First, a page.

Ask any group of NC State employees how smoothly they navigated their first few months on the job and you’re likely to hear a common thread – a catalog of misadventures and missed opportunities. Park in an SV space when you have a C permit and risk having your car towed (don’t ask how I figured that out). Neglect to sign up for health coverage in the first 30 days and find your benefit options significantly limited.
Even with the best of intentions, you can get into a lot of trouble when you’re new.
Too Many Pieces
“The new hire experience here is very chopped up,” says Stephanie Kelber. “There are so many pieces of it all over the place. You might get seven or eight communications from different departments your first week. It’s confusing when you’re new and know nothing about campus.”
Kelber should know. She’s the human resources professional who’s been tapped to spearhead the creation of a center dedicated to coordinating all the activities involved in processing new hires. The onboarding center, which hopes to find a home in the Joyner Visitor Center on the west side of campus, is scheduled to be up and running in the spring.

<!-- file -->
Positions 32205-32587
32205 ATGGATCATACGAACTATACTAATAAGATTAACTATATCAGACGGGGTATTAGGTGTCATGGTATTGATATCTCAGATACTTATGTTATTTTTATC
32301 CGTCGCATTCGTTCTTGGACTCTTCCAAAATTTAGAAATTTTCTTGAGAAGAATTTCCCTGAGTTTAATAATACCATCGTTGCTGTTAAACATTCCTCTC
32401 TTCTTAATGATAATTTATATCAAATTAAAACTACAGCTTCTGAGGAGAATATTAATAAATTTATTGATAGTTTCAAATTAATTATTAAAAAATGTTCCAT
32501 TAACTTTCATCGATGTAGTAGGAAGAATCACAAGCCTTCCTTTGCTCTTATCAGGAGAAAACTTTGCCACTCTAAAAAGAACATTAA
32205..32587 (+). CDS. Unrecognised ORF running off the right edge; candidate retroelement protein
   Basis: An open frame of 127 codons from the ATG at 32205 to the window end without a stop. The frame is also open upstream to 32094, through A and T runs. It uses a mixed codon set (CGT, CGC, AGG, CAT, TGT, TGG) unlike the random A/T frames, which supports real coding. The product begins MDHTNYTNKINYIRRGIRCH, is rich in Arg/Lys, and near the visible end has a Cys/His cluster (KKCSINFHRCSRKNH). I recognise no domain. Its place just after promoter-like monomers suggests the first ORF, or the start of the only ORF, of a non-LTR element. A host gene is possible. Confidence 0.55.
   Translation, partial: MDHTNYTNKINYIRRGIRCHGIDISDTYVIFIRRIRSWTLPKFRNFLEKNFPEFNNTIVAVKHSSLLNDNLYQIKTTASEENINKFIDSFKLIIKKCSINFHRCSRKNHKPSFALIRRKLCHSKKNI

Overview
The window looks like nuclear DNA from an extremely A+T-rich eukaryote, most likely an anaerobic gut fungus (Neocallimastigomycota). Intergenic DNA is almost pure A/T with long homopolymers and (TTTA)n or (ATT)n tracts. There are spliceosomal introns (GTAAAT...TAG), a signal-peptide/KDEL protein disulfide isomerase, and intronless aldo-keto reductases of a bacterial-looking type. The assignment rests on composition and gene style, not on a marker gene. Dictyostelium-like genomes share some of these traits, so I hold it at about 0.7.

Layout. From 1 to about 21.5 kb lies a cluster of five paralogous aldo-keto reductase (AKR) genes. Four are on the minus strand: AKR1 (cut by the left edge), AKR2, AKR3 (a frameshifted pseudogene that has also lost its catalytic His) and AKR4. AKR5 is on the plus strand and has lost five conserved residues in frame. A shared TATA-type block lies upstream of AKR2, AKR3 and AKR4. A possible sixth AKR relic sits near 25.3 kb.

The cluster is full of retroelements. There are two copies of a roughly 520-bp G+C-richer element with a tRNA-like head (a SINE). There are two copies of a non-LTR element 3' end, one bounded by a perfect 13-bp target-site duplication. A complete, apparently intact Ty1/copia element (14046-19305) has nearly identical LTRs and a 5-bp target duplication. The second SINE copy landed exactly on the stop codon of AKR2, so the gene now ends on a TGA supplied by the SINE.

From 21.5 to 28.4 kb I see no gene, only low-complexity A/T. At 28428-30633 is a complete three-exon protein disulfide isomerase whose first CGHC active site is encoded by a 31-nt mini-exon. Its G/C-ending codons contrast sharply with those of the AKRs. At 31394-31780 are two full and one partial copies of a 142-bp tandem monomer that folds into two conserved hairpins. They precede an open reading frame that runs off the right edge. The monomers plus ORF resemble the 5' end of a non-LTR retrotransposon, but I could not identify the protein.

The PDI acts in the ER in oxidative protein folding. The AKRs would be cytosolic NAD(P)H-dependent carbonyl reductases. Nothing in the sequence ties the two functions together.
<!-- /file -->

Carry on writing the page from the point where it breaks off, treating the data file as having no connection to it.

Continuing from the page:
If all goes as planned, newly hired employees will be able to take advantage of a wide range of services through the center, including a Web portal for many of the standardized processes currently done by hand, such as filling out tax withholding forms. The center will also offer personalized assistance for more complex tasks, such as selecting benefits.
New employee orientation – now a daylong workshop that covers an exhaustive list of topics – may eventually be divided into a number of separate components that would be offered online as well as face-to-face over a period of months, Kelber says.
In the Spotlight
The new hire center is the first shared services center envisioned by University Business Operations, a new division charged with streamlining and improving HR and finance services on campus. All eyes will be on the new center, Kelber says, to see if reality matches expectations. But she’s not worried about the outcome.
“We know exactly what we need to fix,” she says. “We know the best practices we need to follow, we have smart people on campus who know how to make it happen, and we have support across the university.”
The goal, Kelber says, goes beyond helping new employees process paperwork.
“Onboarding is more than saying, ‘Hello, here’s your parking pass and ID. Good luck.’ It’s about equipping new employees with everything they need to be productive in their job in the first year of employment,” she says. “They need the right kind of training and development, they need to know about our community and our culture – all the things that matter.”